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What Was China’s One Kid Per Family Policy’s Impact?

China’s somewhat drastic imposition of its One Child Policy (OCP) – which was brought in to control the country’s ever-increasing population problem – is thought to have had some serious effects on the characteristics of its people, making them less competitive, less trustworthy and overall less conscientious.

The finding comes from research carried out and published in Science by Professors Lisa Cameron and Lata Gangadharan from Monash University, Professor Xin Meng from the Australian National University (ANU) and Associate Professor Nisvan Erkal from the University of Melbourne.

They compared the behaviors of Chinese individuals born before and after the OCP was adopted by conducting an array of economic games and analyzing the results. The OCP allowed the researchers to isolate people who grew up as only-children but would have had siblings if the policy change had not been introduced. A little over 400 individuals were included.

Significant differences found in behavioral characteristics

Through making extensive comparisons between the two groups they were able to isolate the effect that being brought up as a single child has on overall behavior. Results showed that individuals who were born after the OCP – as an only child – demonstrated characteristics of being less competitive, more risk averse, less conscientious, less trustworthy and more pessimistic.

According to Professor Cameron, of the Monash Centre for Development Economics, the effects were apparent regardless of how much contact the subjects had with other children, such as their social peers:

“We found that greater exposure to other children in childhood for example, frequent interactions with cousins and/or attending childcare was not a substitute for having siblings. There is some evidence that parents can influence their children’s behavior by encouraging pro-social values.”

They considered a whole range of different factors that could have influenced the results, such as differences in the era that the participants were born, and age, although they conclude that the differences ultimately is best explained as being a result of the OCP.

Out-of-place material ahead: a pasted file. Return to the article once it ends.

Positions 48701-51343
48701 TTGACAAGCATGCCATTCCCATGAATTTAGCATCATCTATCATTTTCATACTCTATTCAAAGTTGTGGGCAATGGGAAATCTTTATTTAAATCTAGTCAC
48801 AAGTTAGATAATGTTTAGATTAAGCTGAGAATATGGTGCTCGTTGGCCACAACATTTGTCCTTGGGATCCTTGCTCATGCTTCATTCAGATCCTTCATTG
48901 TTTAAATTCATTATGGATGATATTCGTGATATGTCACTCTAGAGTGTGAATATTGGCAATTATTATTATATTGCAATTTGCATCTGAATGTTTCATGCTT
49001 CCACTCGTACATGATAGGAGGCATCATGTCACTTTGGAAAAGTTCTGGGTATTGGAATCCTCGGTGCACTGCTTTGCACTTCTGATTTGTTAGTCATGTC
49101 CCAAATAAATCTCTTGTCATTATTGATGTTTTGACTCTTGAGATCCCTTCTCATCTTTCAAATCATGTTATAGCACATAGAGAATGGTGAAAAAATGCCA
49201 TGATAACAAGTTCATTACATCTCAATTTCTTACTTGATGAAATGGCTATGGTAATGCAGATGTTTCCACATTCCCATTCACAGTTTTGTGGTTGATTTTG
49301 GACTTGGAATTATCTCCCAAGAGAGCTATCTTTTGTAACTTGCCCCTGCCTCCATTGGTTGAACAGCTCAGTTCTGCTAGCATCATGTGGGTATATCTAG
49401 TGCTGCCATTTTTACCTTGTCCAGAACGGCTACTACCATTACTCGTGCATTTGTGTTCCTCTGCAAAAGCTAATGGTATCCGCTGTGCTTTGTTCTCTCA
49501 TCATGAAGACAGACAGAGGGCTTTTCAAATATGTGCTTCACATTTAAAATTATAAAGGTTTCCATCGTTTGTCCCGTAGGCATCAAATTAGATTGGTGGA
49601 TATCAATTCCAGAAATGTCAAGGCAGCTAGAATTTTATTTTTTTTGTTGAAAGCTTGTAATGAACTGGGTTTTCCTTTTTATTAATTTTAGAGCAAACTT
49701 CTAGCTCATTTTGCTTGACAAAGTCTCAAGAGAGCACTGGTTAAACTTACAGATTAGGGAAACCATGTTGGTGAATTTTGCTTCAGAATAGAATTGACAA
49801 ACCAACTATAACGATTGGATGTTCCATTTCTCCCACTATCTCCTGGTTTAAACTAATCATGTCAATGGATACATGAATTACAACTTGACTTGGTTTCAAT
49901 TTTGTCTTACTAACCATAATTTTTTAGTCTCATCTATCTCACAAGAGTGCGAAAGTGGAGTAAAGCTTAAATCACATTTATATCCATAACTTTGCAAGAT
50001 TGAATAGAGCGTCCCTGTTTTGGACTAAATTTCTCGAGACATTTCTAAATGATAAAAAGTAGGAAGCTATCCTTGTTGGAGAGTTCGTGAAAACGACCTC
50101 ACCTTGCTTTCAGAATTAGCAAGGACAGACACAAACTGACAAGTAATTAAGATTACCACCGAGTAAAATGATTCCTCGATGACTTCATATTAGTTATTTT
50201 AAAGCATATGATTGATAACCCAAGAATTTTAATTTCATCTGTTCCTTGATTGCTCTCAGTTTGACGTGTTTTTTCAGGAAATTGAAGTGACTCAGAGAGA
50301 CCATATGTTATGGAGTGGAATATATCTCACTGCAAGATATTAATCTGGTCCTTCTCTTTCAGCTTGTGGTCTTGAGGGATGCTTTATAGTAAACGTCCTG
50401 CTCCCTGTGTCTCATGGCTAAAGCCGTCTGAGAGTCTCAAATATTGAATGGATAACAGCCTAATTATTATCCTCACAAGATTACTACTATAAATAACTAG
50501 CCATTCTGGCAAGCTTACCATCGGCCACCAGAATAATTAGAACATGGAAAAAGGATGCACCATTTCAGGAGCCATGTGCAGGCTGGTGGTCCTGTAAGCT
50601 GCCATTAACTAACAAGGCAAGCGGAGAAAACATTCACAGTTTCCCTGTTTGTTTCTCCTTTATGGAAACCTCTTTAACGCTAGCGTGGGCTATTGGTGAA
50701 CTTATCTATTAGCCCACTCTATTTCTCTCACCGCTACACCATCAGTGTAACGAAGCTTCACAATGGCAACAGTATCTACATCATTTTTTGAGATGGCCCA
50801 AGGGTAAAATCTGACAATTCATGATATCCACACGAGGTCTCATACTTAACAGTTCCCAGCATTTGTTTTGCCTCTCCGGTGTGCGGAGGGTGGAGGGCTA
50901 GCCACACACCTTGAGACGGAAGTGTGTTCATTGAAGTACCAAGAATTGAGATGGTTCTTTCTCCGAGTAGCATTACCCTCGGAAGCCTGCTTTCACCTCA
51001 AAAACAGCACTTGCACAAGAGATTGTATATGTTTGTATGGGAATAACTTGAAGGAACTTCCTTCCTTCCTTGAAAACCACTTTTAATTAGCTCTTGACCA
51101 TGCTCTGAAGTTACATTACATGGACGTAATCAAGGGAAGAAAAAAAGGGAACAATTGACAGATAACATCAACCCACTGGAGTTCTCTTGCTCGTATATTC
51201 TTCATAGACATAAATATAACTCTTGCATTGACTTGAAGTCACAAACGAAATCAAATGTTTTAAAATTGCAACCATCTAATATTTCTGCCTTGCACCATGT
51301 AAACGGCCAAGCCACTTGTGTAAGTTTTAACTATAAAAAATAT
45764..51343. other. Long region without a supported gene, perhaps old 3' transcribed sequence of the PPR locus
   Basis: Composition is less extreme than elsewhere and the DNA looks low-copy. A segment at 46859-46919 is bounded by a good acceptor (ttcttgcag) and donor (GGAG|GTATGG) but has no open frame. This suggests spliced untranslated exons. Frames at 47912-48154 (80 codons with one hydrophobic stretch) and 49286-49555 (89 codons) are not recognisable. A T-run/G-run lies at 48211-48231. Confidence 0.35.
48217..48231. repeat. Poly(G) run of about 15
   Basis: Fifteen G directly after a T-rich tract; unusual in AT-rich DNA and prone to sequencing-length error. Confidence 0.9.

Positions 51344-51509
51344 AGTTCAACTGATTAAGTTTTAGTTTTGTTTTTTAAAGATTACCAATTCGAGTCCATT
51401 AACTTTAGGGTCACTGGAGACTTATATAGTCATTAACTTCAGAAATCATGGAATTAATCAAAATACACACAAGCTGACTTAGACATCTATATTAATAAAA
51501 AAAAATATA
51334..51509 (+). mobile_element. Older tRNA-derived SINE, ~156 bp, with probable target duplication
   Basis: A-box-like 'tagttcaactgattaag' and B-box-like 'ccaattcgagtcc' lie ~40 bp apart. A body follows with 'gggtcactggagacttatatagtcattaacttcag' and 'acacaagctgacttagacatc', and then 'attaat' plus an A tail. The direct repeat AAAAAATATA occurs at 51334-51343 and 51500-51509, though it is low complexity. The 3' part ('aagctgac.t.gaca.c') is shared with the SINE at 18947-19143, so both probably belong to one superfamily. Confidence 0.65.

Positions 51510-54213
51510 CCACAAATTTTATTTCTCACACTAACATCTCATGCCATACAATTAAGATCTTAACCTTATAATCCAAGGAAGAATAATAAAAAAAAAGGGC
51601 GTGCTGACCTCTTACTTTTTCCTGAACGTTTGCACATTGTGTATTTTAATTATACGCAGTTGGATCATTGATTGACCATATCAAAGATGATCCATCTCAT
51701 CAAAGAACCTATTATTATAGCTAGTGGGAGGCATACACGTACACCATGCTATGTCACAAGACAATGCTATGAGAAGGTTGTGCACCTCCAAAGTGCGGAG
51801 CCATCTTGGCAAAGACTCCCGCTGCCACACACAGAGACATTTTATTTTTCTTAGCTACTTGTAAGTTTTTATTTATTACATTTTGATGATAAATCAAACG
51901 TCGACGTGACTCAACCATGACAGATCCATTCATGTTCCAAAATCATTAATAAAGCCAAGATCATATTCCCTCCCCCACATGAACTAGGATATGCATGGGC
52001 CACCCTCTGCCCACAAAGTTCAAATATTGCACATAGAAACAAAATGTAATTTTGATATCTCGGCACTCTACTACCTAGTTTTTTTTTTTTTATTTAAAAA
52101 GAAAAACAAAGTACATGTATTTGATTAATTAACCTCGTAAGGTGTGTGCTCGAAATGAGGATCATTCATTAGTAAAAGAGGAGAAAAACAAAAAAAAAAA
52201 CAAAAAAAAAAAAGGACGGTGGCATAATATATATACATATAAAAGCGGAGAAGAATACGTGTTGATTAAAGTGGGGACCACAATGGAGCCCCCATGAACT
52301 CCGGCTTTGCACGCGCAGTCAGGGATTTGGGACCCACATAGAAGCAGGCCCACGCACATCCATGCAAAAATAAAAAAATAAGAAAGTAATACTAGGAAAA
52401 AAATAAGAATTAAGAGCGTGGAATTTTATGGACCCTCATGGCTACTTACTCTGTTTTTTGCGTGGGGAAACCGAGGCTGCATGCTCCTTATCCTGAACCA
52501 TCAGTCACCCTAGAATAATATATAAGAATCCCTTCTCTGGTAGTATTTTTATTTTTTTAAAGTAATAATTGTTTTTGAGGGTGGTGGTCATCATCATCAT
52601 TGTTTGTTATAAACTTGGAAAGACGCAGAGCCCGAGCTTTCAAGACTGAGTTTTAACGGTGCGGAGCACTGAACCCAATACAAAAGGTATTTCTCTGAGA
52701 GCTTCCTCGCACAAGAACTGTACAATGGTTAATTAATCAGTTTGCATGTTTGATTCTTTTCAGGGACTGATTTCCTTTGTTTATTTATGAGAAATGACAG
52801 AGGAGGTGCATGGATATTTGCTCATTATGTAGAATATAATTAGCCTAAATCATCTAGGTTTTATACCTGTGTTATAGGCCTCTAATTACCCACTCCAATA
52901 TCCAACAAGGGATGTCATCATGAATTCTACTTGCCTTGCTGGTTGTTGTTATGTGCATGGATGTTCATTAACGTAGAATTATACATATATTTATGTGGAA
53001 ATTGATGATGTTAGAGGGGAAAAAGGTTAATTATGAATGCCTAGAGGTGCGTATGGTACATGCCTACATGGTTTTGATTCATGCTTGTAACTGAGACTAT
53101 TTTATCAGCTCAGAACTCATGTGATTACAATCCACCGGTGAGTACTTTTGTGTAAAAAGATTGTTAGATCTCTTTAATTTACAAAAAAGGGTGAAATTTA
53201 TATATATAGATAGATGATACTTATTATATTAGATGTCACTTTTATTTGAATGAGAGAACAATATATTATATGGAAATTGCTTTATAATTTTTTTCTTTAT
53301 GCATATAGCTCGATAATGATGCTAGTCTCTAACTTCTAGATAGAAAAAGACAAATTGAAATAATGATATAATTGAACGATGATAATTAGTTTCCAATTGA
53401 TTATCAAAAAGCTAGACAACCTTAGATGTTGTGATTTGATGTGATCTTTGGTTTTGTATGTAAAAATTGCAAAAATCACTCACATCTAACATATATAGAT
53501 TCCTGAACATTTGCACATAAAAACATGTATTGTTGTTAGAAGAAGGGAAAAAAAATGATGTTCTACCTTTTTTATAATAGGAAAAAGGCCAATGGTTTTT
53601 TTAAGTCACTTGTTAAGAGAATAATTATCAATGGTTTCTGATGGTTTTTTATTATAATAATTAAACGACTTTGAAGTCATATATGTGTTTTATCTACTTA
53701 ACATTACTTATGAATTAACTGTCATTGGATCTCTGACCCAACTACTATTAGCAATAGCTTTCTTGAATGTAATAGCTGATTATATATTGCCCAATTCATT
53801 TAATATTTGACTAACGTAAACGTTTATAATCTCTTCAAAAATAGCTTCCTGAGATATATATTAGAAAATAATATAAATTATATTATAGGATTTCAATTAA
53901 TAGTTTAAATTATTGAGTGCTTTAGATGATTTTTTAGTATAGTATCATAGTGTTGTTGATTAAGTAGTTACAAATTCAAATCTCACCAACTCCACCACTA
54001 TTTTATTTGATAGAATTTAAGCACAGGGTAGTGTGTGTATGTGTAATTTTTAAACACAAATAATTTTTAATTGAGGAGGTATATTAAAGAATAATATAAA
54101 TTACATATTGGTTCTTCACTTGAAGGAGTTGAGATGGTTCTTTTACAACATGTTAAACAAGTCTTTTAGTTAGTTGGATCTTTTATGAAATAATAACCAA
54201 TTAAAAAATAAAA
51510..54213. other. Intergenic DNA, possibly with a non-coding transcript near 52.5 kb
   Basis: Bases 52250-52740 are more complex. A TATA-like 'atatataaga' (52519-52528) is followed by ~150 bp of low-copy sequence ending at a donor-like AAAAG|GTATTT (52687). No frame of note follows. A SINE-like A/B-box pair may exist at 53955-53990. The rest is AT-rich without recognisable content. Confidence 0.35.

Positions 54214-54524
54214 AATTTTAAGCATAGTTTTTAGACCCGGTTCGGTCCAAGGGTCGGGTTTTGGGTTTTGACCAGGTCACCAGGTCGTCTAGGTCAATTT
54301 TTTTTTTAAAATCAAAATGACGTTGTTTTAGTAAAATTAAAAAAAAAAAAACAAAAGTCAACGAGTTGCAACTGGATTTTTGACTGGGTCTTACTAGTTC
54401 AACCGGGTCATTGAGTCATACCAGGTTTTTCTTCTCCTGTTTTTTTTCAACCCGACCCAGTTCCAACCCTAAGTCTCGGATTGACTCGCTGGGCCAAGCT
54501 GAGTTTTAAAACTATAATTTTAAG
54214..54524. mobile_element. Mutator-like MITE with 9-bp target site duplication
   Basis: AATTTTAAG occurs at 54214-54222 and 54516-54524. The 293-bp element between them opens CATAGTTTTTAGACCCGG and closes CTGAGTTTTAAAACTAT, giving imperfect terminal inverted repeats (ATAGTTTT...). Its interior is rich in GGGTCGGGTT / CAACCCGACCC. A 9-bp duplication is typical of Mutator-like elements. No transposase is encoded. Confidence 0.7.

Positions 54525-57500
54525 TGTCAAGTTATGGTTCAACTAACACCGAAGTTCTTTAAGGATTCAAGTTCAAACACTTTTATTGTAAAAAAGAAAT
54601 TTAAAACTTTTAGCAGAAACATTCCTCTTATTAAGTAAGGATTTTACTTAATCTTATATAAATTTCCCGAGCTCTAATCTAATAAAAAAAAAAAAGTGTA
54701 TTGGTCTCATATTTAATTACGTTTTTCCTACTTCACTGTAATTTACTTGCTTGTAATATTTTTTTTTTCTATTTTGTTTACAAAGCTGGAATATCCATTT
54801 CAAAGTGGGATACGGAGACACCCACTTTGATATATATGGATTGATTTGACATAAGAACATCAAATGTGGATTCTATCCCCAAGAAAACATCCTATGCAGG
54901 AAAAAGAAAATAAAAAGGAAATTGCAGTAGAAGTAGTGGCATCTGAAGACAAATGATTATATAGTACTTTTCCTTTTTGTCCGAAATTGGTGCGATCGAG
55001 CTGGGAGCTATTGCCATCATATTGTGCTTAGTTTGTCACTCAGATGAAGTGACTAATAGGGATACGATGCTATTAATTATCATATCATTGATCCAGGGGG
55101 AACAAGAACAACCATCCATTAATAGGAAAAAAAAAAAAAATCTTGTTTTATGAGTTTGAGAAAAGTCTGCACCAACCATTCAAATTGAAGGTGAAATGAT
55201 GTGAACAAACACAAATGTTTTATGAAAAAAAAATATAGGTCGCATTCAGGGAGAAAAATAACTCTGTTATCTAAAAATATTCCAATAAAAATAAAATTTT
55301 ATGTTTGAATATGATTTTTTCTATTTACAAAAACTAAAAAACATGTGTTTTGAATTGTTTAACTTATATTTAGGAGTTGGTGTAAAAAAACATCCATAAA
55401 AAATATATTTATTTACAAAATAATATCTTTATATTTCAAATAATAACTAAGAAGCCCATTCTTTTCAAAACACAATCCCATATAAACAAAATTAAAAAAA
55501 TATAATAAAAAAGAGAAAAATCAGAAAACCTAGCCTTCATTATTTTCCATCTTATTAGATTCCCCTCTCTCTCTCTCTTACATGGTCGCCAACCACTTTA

Decline in entrepreneurial thinking

The economic implications were explored by Professor Cameron:

“Our data show that people born under the One Child Policy were less likely to be in more risky occupations like self-employment. Thus there may be implications for China in terms of a decline in entrepreneurial ability,”

The OCP – limiting one child per family – was introduced in 1979 as a means of alleviating the social and economic difficulties that China was experiencing. As a result, since its introduction, around 400 million births have been prevented.

In 2007 over 30 delegates at the Chinese People’s Political Consultative Conference called for it to be completely abolished, blaming it for causing social problems and personality disorders in young people. Yet, behavioral changes aren’t the only problems associated with the OCP that worry politicians – also the increasing disparity in the birth ratio between boys and girls, which is proving to be the most critical demographic problem the country has ever had.

It’s been reported that this radical means of population control is going to have to be reviewed by Chinese officials, considering the growing number of problems that have been associated with its introduction.

Written by Joseph Nordqvist
Copyright: Medical News Today
Not to be reproduced without permission of Medical News Today

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